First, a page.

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The Tohono O'odham Nation

  • In O'odham language, "Tohono O'odham" means "Desert People."
  • The Tohono O'odham American Indians live on approximately 3 million acres southwest of Tucson, Arizona. There are three primary parts to the reservation. The total size is larger than the state of Delaware. Tohono O'odham also live in northern Sonora, Mexico.
  • The Tohono O'odham belong to their own nation, separate from the United States. They have their own flag, government, and police.
  • There are about 20,000 members of the Tohono O'odham Nation.
  • The Desert People didn't have a written language until the 1970's. They have always passed on their stories, traditions, cultural, and spiritual beliefs by the spoken word.
  • About 10,000 members of the nation speak their first language. Their language revival is growing, and many children and adults are now learning to speak Tohono O'odham.
  • The Man in the Maze, above, is one of the symbols of the Tohono O'odham. The figure seeks a deeper meaning of life. The center of the circle stands for that deeper meaning. The journey through life is often puzzling and difficult, but the People must struggle and work hard to reach that deeper meaning. This symbol is often used on baskets and jewelry.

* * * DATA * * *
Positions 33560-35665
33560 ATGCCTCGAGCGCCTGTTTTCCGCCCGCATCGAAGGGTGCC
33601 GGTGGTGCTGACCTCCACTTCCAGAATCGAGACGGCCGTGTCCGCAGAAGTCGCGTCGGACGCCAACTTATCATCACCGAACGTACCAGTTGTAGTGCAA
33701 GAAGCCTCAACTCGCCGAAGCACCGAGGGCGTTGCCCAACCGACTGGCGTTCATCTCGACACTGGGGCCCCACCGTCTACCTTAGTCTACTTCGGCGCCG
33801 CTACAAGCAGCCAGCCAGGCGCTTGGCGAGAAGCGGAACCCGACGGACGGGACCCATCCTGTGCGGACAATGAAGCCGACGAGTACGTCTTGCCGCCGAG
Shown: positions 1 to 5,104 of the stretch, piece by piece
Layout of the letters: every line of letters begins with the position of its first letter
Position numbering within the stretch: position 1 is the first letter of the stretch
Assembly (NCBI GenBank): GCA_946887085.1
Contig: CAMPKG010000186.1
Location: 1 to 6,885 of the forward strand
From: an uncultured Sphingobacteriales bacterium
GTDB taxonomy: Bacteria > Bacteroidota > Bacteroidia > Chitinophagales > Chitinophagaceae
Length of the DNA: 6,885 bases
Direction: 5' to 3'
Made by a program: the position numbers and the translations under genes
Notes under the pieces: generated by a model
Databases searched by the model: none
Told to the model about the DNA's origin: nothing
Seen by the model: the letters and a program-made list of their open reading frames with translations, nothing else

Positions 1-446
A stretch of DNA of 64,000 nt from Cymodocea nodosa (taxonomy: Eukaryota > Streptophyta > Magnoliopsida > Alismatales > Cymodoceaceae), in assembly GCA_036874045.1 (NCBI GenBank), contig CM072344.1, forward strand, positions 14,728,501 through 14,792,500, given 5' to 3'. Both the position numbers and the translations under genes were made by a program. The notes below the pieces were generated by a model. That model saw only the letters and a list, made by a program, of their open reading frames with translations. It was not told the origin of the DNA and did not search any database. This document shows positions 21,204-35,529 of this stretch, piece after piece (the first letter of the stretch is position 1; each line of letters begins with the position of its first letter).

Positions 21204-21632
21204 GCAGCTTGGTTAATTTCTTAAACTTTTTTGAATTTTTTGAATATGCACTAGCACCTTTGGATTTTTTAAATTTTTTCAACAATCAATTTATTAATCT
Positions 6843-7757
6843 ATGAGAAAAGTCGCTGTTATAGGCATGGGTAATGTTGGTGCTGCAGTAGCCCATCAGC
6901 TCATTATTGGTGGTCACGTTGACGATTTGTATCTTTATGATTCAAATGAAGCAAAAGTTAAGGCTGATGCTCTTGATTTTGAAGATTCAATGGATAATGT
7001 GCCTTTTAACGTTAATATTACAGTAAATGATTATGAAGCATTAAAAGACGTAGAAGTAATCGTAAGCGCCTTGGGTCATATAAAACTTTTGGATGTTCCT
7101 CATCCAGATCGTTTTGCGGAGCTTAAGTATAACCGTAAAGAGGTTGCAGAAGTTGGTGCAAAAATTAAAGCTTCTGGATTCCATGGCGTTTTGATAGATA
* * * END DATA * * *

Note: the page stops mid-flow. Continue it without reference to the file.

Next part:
• In 1986, the Tribal Council reclaimed Tohono O'odham as their official name. For more information about the Tohono O'odham, you may have to search under "Papago," the name given to the Desert People by the Spanish.
  • Many O'odham practice the saguaro fruit harvest and more and more people around the reservation are participating in rainmaking ceremonies. These pages provide information and images of the Ha:san Bak, saguaro harvest. To learn more about the saguaro cactus in general, visit Sabino Canyon: The Web of Life: Saguaro Cactus.
  • References used for the information found on this page:
    Tohono O'odham: History of the Desert People and Tohono O'odham: Lives of the Desert People both written by the Papago Tribe and
    Ocean Power: Poems from the Desert by Ofelia Zepeda (1995), University of Arizona Press.
  • The Heard Museum's Web site has excellent information on the Tohono O'odham, past and present.
  • Another resource on the Desert People is: The Tohono O'odham by Jacqueline Greene (1998), Franklin Watts.

    written by Judi Moreillon

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